Dry bean yield varies per region and cultivar. In 1981 yield in UK was 2 700 kg/ha, in China 1 230 kg/ha, in Egypt 2 500 kg/ha, in Ethiopia 850 kg/ha, in Mexico 1 720 kg/ha; world average was 1 154 kg/ha.
Yield of fresh green faba bean for home consumption as a vegetable averages 11-12.5 t/ha in the UK.
After threshing seeds are cleaned with ordinary fanning mills. For canning, beans are allowed to swell on the plant and picked by hand before they become hard. As a dried vegetable they are prepared in the same way as other common beans.
Genetic resources and breeding
Faba bean germplasm collections exist at ICARDA (Syria), the University of Bari (Italy), at Braunschweig (BRD) and at Gatersleben (DDR).
The main breeding objectives are complete self-fertilization, determinate growth habit, shorter racemes, improved harvest index, white flowers and testas free of tannin.
Complete genetic isolation appears to exist between V. faba and other known Vicia species (148). Within V. faba variability is great and more collections are needed in the centres of origin.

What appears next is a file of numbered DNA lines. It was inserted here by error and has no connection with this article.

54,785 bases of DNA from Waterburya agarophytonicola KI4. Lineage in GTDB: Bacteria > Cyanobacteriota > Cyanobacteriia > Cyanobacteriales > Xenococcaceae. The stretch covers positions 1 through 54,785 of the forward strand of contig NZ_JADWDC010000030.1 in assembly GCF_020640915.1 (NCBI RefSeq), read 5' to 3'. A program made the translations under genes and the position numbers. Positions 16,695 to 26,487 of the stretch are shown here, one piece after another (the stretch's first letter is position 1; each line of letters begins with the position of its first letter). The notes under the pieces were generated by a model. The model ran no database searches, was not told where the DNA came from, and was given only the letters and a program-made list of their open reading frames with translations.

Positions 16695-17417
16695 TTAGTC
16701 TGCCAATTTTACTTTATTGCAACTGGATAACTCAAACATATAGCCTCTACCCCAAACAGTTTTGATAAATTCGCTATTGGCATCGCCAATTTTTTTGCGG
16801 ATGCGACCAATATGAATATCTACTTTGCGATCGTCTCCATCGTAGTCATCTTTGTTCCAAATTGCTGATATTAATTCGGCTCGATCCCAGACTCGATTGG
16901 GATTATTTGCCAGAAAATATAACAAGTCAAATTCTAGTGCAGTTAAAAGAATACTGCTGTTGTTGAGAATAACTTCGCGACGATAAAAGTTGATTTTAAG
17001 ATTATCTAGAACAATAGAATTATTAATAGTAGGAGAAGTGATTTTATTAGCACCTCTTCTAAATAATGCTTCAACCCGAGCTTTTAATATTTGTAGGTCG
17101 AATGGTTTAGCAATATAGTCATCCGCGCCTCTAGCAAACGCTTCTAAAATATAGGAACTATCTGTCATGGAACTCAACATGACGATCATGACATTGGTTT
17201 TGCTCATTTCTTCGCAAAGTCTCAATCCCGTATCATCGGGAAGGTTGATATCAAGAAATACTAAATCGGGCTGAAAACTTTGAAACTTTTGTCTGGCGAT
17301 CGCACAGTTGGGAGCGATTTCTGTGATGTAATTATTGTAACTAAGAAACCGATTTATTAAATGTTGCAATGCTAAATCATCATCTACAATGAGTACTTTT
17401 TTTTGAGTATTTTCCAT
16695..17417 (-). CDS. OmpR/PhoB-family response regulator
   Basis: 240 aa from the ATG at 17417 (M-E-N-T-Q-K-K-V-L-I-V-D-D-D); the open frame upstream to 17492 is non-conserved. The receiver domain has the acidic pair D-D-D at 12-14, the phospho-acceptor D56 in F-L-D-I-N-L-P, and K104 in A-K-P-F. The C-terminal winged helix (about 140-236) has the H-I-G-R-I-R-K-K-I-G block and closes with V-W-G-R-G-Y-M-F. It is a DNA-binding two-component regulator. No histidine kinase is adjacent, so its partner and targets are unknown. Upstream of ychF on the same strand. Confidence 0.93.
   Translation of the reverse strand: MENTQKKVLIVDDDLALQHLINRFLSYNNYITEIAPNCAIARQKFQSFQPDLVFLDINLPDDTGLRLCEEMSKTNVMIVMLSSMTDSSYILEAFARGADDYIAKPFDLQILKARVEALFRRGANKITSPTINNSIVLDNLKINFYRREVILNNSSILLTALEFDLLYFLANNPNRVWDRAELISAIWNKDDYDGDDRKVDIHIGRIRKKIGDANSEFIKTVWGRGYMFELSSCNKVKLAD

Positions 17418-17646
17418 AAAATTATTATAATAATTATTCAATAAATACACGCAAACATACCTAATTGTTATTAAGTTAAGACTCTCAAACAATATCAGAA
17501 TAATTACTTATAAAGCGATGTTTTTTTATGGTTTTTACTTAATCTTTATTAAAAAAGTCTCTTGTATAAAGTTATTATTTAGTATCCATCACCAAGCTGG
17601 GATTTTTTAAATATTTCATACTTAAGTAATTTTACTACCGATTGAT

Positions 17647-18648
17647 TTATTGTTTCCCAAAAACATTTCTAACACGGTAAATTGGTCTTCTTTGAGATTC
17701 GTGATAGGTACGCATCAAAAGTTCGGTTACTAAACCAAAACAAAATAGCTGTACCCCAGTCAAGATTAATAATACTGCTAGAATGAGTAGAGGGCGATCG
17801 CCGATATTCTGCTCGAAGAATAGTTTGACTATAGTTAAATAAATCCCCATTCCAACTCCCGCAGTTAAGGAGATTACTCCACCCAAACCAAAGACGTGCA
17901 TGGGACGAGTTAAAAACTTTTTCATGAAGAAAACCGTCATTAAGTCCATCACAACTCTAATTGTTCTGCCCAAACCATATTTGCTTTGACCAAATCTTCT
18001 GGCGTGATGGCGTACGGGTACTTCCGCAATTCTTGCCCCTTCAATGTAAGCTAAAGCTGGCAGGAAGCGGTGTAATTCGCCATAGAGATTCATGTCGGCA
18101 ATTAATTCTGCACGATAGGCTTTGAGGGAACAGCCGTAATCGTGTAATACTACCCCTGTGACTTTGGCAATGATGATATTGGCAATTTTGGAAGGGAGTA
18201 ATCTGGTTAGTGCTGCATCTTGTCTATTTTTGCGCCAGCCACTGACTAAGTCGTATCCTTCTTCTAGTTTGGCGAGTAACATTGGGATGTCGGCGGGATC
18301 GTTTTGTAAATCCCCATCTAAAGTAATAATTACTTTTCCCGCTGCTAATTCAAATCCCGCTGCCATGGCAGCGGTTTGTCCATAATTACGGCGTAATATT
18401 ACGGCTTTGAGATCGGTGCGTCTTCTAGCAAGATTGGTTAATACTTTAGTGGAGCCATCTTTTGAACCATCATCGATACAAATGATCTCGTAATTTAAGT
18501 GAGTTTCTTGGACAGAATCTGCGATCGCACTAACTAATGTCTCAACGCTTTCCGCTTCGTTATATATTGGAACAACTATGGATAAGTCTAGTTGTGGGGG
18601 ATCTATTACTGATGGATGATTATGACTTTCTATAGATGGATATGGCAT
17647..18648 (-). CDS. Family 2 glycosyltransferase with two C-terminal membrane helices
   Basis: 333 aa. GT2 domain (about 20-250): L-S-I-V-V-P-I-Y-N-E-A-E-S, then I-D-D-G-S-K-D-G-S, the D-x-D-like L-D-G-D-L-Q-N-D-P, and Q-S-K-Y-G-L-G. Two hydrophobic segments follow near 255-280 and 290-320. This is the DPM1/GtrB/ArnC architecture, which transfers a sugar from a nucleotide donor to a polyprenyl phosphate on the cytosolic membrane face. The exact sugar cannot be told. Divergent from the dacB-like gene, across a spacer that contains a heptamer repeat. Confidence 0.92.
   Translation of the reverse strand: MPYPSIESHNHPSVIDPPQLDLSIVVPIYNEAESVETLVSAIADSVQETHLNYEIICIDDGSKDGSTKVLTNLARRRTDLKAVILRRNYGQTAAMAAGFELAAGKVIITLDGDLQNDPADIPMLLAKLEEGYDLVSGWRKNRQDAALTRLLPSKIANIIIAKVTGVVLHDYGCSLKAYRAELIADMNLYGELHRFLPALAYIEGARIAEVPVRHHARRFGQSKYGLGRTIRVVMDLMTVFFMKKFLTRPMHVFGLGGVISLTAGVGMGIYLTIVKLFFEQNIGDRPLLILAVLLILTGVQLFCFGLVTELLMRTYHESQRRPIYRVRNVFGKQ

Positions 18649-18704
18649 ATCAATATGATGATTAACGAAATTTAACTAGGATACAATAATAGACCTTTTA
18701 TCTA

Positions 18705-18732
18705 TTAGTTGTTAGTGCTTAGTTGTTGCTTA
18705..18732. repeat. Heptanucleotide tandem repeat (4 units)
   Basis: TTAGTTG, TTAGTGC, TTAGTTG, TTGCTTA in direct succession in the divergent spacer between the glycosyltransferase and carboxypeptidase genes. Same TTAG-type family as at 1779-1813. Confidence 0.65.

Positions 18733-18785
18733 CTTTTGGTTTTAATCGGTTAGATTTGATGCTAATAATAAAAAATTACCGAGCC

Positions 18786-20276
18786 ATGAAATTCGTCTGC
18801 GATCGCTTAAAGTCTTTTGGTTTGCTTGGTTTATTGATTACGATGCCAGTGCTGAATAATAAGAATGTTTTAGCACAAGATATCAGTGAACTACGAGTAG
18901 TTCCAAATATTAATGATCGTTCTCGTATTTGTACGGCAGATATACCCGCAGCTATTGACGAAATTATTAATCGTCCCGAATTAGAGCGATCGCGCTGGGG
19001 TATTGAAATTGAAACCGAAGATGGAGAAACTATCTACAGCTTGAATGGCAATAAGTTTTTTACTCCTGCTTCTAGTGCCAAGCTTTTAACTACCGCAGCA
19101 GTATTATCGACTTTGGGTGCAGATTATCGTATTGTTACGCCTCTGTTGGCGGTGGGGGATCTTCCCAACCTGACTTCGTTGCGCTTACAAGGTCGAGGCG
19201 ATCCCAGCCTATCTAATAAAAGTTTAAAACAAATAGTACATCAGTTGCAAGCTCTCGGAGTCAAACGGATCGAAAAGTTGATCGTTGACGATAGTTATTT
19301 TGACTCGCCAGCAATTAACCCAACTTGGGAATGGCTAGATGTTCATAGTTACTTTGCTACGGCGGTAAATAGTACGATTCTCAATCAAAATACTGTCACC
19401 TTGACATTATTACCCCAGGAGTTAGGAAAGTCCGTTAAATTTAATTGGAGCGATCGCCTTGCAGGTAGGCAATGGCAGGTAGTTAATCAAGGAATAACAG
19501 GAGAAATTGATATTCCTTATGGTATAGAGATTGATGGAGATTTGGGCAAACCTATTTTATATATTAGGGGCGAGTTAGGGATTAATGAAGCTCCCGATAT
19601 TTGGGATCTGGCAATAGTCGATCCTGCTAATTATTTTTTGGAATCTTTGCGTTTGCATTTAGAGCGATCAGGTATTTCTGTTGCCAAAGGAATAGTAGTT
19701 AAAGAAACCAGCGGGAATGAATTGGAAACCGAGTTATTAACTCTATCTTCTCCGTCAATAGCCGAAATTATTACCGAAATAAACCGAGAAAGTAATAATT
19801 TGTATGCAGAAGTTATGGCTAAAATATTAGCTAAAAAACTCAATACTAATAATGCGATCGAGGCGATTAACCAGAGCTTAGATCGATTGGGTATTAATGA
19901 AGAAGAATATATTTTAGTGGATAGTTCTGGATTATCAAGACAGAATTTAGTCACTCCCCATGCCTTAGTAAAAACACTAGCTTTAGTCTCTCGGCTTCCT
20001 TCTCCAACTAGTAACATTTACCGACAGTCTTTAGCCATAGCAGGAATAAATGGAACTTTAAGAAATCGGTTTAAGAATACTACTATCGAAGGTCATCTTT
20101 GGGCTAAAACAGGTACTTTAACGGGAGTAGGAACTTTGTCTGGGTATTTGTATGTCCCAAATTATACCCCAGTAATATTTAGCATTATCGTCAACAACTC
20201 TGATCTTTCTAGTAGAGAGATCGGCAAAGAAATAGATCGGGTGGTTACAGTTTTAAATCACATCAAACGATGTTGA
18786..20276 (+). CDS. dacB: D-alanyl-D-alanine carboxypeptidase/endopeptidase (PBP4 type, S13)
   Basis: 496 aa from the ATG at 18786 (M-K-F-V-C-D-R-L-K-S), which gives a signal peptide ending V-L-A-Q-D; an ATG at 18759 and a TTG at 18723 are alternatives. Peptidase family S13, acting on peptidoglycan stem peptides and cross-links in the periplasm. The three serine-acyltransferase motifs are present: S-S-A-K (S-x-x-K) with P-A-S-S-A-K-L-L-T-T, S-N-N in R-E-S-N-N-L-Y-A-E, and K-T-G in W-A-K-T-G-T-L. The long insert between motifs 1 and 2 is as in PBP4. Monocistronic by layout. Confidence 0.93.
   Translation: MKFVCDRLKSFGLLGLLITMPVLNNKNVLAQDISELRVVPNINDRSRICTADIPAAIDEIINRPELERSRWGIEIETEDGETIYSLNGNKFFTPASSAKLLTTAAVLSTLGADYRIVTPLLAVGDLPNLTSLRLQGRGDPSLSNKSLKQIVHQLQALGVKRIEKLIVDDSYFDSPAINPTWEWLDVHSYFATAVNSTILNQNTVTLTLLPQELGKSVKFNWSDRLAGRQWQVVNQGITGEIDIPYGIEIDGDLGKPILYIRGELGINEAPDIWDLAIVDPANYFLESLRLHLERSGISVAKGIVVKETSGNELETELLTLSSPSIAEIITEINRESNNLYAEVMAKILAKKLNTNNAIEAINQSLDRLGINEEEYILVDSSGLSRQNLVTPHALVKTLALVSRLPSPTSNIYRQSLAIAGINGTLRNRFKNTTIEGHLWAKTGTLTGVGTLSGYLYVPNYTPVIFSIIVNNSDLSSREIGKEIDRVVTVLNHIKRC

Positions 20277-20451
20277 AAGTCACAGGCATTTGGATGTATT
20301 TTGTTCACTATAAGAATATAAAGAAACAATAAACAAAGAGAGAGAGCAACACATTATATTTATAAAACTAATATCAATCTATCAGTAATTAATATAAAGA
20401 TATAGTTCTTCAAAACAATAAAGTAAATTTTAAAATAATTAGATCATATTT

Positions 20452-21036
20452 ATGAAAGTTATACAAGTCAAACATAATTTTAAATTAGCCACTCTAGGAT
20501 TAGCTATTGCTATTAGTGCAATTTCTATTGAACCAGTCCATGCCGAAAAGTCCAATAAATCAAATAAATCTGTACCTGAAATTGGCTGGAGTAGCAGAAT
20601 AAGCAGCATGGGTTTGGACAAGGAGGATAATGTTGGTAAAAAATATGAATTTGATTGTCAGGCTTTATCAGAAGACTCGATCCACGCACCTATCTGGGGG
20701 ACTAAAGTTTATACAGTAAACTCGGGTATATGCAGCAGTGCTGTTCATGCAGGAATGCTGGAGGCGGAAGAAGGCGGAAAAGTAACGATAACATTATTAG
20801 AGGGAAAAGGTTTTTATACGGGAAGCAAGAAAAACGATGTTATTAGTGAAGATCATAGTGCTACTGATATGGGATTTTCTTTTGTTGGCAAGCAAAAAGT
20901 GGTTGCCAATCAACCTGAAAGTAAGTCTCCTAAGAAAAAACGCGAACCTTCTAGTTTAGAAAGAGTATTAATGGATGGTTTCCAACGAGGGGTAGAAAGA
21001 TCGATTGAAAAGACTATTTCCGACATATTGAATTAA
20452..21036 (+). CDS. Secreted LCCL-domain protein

A renewed interest throughout the world for the faba bean exists, because of rising costs of protein rich food and feed, need for diversification, increasing human populations. Hence, faba beans could well have a promising future. Through international cooperation improved cvs appear. In S.-E. Asia faba bean is an interesting crop for the high mountaineous regions.
- Bond, D.A., Lawes, D.A. et al., 1985. In: Summerfield, R.J. & Roberts, E.H. (Editors). Grain Legume Crops. Collins, London. p. 199-265.
- Duke, J.A., 1981. Handbook of legumes of world economic importance. Plenum Press, New York. p. 275-279.
- P.C.M. Jansen